Your point being?

frank2112 frank2112 8:23 pm 29 Jul 09

I remember going to get my motorcycle permit years ago. you had to attend a presentation before the theory test. The instructor limped in and basically said you will get knocked off, you will fall off and you will get hurt and or killed on a motorcycle if you are not careful. I think he was basically trying to see who was serious about the idea and who would have second thoughts. It made me think at the time and consider if I really wanted to ride due to the risks.

I think the current idea will get through to some but some there is no hope for them.

Punter Punter 7:53 pm 29 Jul 09

I agree Auntyem, I have seen a lot of comparasons to the road toll in other states but even if the ratio from us to them is 1 in 10, does that make that 1 death acceptable? We’re not New South Wales, Victoria or any other state, and as such, are entitled to set our own standards.

Auntyem Auntyem 7:41 pm 29 Jul 09

At least they’re trying. Kids think they’re protected in cars but it’s sobering to see how they crumple on impact. If it saves one life, it’s worth it.

pug206gti pug206gti 7:32 pm 29 Jul 09

Lexus coupe

When the AFP crash investigator gave his evidence at court he started out by describing the car as a high powered performance vehicle. From there on in it was just referred to as ‘the Toyota’. So much salt rubbing.

Punter Punter 6:25 pm 29 Jul 09

Perhaps it would be a good idea to actually see the display before casting stones. As I understand, it will appear at various schools every fortnight until the end of the year.

Rawhide Kid No 2 Rawhide Kid No 2 5:14 pm 29 Jul 09

I did a driving course provided by a federal Government Department and in the process of that course we were shown footage of fatal accidents in and around Canberra with the deceased still or being removed from the wrecks. I was not one of those young “idiots who think it won’t happen to them” I was in my mid thirty’s . This did change my driving habits even though I thought I was a pretty good driver. I think it is a good idea to show theses films to the L-Platers as part of their driver training. Yes I know its a horrible thing to see, but it does make you think twice. And as for those who think this might desensitize people. I assure you it wont, as you only get to view the footage once. That’s enough for anyone.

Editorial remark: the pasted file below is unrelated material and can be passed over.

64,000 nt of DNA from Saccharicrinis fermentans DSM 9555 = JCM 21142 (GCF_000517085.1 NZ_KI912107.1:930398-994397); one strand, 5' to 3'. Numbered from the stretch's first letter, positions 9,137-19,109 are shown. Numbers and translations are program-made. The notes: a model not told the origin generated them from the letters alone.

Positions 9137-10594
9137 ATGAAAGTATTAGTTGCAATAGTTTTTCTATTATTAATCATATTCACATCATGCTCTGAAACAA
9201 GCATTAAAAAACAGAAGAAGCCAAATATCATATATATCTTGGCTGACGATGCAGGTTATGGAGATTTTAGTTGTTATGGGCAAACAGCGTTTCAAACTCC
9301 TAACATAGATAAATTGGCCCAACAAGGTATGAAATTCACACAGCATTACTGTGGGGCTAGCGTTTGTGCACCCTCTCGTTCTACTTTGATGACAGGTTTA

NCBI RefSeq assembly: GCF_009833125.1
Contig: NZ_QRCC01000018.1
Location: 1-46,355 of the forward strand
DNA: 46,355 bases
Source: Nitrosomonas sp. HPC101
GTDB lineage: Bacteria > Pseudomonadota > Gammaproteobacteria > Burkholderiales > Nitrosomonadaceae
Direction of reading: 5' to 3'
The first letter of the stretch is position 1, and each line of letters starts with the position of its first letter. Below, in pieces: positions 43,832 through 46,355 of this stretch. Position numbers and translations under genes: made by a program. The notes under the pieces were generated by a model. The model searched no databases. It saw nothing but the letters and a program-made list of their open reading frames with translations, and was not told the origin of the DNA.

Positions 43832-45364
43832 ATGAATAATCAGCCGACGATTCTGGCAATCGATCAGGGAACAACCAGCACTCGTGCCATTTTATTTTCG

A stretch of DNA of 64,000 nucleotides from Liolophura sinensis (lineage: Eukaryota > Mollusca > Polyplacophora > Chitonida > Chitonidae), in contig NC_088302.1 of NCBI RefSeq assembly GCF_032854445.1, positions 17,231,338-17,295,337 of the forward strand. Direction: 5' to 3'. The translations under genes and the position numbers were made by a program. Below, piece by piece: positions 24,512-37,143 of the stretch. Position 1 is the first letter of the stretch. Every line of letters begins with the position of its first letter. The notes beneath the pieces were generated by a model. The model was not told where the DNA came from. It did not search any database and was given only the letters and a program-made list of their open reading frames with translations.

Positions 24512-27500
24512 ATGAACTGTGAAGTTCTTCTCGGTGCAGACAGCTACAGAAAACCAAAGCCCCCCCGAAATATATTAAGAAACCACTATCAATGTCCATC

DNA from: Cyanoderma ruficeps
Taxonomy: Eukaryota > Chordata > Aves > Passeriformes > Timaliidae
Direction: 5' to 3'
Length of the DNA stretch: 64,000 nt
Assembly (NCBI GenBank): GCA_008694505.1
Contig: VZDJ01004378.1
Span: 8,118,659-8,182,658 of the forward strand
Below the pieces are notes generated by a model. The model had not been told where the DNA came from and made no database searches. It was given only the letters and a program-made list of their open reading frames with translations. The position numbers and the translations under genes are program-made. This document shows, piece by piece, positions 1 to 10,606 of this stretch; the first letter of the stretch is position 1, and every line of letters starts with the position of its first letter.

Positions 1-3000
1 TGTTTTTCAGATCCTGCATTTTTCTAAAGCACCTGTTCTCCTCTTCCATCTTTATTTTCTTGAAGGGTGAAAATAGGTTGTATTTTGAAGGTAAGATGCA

cranky cranky 4:55 pm 29 Jul 09

Re #4.

What sort of numbers are we talking about for (illegal) drug related death p.a. in the ACT?

Skidbladnir Skidbladnir 4:51 pm 29 Jul 09

The roadshow will look somethign like this, except in 3D:


(Original story from the CT about this specific accident and the resulting dead ADFA cadet linked here)

Considering we already have one of the lowest per capita road tolls in the country, and the effectiveness of 3D road signs in other states is questionable, how much did this one cost, and how effective does the happy Minister who approved its funding expect it to be?

AG Canberra AG Canberra 4:33 pm 29 Jul 09

I like what they are doing in Vic (not thier draconian spped camera regime) but where they take high school students into hospitals to visit victims of road crashes. Real evidence of what can and does happen if you muck around in cars…..

Inappropriate Inappropriate 4:24 pm 29 Jul 09

What’s the point? The idiots who need to hear the message are the ones who think it won’t happen to them, so it’ll fall on deaf ears.

Jim Jones Jim Jones 4:23 pm 29 Jul 09

And maybe afterwards they can tackle the drug menace by having screenings of Reefer Madness.

VYBerlinaV8_the_one_they_all_copy VYBerlinaV8_the_one_they_all_copy 4:19 pm 29 Jul 09

More emotive crap. Come up with some decent measures and ideas first, then I’ll listen.

chewy14 chewy14 4:17 pm 29 Jul 09

The government should get back to doing what they do best.
Doesn’t all their research points to the fact that the way to prevent further deaths like this is to install more Speed Cameras?